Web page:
The implication of the Stern-Gerlach experiment is that we need to include a fourth quantum number, \(m_s\) in our description of the physical state of the electron. That is, in addition to give its principle, angular, and magnetic quantum numbers, we also need to say if it is a spin-up electron or a spin-down electron.

## Electron Spin

When scientists analyzed the emission and absorption spectra of the elements more closely, they saw that for elements having more than one electron, nearly all the lines in the spectra were actually *pairs* of very closely spaced lines. Because each line represents an energy level available to electrons in the atom, there are twice as many energy levels available as would be predicted solely based on the quantum numbers *n*, *l*, and *m*_{l}. Scientists also discovered that applying a magnetic field caused the lines in the pairs to split farther apart. In 1925, two graduate students in physics in the Netherlands, George Uhlenbeck (1900–1988) and Samuel Goudsmit (1902–1978), proposed that the splittings were caused by an electron spinning about its axis, much as Earth spins about its axis. When an electrically charged object spins, it produces a magnetic moment parallel to the axis of rotation, making it behave like a magnet. Although the electron cannot be viewed solely as a particle, spinning or otherwise, it is indisputable that it does have a magnetic moment. This magnetic moment is called electron spin.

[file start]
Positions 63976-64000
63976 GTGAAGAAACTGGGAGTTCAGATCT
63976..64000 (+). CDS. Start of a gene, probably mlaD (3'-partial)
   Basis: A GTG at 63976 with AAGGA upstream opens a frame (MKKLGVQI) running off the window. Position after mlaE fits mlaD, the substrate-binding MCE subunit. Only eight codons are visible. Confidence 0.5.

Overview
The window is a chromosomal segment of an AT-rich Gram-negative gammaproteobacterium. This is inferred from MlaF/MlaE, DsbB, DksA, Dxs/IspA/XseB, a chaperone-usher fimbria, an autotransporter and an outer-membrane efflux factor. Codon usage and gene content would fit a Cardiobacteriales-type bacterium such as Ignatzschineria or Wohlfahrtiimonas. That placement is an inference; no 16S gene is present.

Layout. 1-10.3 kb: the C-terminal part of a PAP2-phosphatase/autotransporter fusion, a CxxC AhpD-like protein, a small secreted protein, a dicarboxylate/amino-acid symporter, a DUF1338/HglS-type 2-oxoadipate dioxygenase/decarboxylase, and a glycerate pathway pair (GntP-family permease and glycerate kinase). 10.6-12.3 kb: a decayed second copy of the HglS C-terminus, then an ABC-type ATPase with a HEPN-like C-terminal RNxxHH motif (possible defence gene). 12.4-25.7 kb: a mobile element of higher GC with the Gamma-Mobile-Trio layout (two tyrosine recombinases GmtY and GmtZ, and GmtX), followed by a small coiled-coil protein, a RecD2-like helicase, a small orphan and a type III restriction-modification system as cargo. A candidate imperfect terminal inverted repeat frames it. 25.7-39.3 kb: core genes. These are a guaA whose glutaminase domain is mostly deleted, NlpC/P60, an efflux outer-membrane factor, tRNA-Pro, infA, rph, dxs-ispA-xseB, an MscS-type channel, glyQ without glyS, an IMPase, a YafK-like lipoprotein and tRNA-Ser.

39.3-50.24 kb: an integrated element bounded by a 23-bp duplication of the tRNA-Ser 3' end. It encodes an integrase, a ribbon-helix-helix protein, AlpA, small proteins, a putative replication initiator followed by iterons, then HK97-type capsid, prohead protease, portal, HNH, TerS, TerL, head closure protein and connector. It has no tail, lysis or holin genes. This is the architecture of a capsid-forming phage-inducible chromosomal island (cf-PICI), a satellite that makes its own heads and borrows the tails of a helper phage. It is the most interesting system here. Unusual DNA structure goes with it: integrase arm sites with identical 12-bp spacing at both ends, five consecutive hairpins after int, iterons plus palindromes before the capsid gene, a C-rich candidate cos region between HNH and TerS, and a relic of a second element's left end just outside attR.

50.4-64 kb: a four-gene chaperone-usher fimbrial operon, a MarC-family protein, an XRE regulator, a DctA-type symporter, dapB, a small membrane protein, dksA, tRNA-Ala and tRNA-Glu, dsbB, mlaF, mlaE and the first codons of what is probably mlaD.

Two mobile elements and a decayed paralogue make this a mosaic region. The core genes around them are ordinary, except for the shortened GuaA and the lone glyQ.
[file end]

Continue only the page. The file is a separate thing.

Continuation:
In an external magnetic field, the electron has two possible orientations (Figure \(\PageIndex{2}\)). These are described by a fourth quantum number (*m*_{s}), which for any electron can have only two possible values, designated +½ (up) and −½ (down) to indicate that the two orientations are opposites; the subscript *s* is for spin. An electron behaves like a magnet that has one of two possible orientations, aligned either with the magnetic field or against it.